No, even though we took the phrase straight from yesterday’s Washington Post, they weren’t referring to Rick Santorum’s departure from this life, but his reentry into political life. It seems that Santorum has been contemplating running for the presidency (of the United States) in 2016. He’s been keeping it low key, describing his position for 2016 as being “in a better place” than in 2012.
|Another man from PA...You lookin' at me?|
That being the case, and since we don’t see anyone, Democrat or Republican who has anything better, we thought we’d give the man from Pennsylvania a few tips, freely given, and no doubt worth every cent. Of course, that does beg the question as to whether Santorum himself has anything, but everyone has to start out somewhere.
We resisted saying “Demolican or Repubocrat.” It suggests construction workers engaged in tearing down buildings going repeatedly to bars.
That’s an unfair stereotype. It implies, one, that blue-collar workers hang out in bars all the time. Two, it implies that there are jobs.
Frankly, if someone, blue-collar or white-collar, has a job, he or she has better things to do than go to a bar, like work and family. If unemployed, it’s a waste of money, and there are better ways to spend one’s time . . . like looking for work or taking care of the family. And these days, jobs just can’t, uh, handle the job.
There’s the crux of the matter, and how, if Santorum can (as the Washington Post put it) appeal to “blue-collar workers who are being left behind in the economy.” (Snide comment alert: Right. Blue-collar workers are the only ones “left behind” . . . according to the white-collar workers at the Post who have jobs . . . that haven’t been replaced by a computer program. Yet.)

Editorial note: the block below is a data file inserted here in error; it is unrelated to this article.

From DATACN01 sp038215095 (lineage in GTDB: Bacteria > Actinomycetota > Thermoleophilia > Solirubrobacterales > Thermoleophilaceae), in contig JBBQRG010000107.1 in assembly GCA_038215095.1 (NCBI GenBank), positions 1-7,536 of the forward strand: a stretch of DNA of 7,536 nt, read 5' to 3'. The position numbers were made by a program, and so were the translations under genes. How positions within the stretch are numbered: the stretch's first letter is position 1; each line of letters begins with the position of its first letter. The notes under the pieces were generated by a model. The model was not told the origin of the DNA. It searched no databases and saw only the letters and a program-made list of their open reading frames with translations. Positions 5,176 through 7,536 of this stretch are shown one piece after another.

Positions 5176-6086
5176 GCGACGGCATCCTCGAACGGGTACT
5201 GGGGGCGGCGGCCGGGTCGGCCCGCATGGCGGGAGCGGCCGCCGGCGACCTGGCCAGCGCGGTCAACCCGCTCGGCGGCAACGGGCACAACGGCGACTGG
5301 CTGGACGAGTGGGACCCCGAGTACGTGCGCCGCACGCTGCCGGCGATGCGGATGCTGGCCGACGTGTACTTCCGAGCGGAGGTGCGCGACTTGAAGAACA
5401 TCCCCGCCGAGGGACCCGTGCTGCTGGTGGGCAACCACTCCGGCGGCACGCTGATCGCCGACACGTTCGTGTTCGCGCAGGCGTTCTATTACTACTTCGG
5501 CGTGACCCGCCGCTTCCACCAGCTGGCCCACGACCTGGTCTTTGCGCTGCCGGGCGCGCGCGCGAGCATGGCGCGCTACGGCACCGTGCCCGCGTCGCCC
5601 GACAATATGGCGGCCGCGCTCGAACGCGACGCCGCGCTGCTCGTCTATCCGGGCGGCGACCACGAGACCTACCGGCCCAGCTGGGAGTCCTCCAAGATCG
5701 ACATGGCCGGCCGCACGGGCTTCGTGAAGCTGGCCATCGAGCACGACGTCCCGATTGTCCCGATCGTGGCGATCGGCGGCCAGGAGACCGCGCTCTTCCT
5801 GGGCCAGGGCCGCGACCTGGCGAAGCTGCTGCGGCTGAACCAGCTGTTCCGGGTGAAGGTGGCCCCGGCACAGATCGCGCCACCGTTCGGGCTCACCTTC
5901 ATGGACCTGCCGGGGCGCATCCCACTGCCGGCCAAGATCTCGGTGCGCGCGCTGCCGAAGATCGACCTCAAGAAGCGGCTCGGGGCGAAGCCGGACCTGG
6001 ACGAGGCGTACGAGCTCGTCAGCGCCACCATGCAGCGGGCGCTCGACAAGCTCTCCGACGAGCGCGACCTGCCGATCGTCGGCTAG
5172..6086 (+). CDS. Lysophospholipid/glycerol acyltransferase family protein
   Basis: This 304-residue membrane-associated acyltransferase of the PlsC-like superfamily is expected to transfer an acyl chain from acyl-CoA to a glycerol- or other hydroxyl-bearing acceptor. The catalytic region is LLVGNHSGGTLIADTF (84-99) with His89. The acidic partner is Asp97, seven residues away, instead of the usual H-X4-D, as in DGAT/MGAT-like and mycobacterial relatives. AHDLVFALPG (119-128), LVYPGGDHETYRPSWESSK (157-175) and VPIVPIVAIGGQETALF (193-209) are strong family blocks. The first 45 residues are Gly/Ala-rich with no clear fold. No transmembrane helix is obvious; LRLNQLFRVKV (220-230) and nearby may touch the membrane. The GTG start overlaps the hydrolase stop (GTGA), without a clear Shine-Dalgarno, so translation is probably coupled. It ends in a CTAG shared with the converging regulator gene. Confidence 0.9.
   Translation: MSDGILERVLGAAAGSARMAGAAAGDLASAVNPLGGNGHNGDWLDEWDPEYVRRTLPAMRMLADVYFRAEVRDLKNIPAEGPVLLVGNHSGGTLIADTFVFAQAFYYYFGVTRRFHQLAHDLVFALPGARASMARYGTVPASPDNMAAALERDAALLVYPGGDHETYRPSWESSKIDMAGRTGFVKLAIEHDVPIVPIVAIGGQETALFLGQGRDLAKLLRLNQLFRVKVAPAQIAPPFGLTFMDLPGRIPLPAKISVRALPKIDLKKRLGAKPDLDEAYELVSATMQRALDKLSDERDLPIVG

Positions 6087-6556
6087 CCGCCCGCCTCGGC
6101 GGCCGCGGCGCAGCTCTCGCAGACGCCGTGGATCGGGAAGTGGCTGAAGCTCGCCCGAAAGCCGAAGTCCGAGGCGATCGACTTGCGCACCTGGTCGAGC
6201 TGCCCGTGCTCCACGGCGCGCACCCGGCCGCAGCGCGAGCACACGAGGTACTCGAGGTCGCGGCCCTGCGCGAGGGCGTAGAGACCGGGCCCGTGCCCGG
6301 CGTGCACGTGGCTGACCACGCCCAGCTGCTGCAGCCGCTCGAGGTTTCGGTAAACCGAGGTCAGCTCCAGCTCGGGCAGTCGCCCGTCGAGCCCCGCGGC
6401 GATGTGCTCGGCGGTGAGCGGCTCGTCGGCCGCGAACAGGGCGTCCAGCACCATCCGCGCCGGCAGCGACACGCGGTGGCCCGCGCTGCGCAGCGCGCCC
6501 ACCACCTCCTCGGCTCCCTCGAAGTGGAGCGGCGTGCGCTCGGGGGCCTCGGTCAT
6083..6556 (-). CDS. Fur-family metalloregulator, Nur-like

|The other Abe; Not Shinzo.|
Seriously, there are a number of things wrong with that. We’ll focus on only one, however, because it’s connected with an idea that is the one thing that could put Santorum so far out front that even old Abe (Lincoln, not Shinzo . . . okay, Shinzo, too) couldn’t catch up. Ironically, it’s an idea that Lincoln would have bought into — and did, in part, with signs that he was thinking of going the whole way before A Soldier of the Confederacy Acting on His Own Initiative decided to kill him for the dastardly crime of ending chattel slavery.
Aside to Santorum: Watch out if you buy in. There may be equally avid defenders of wage slavery and the status quo, or who are Just Plain Nuts out there.
Bringing in wage slavery helps us segue into what Santorum can offer as a New Vision for America: a Capital Homestead Act. Get away from the “Jobs, Jobs, Jobs” mantra, and the growing dependence of people on the State.
If Santorum is serious about the desire to “stand up and fight for [average Americans],” he should concentrate on getting power back into their the hands. He should fight to restore the dream of a free and sovereign people who control the State, not a subservient mélange of wage serfs and welfare slaves who cower and kowtow to anyone with lots of money and a slick line of gab, and vote anybody into office who promises them a bigger share of someone else’s pie.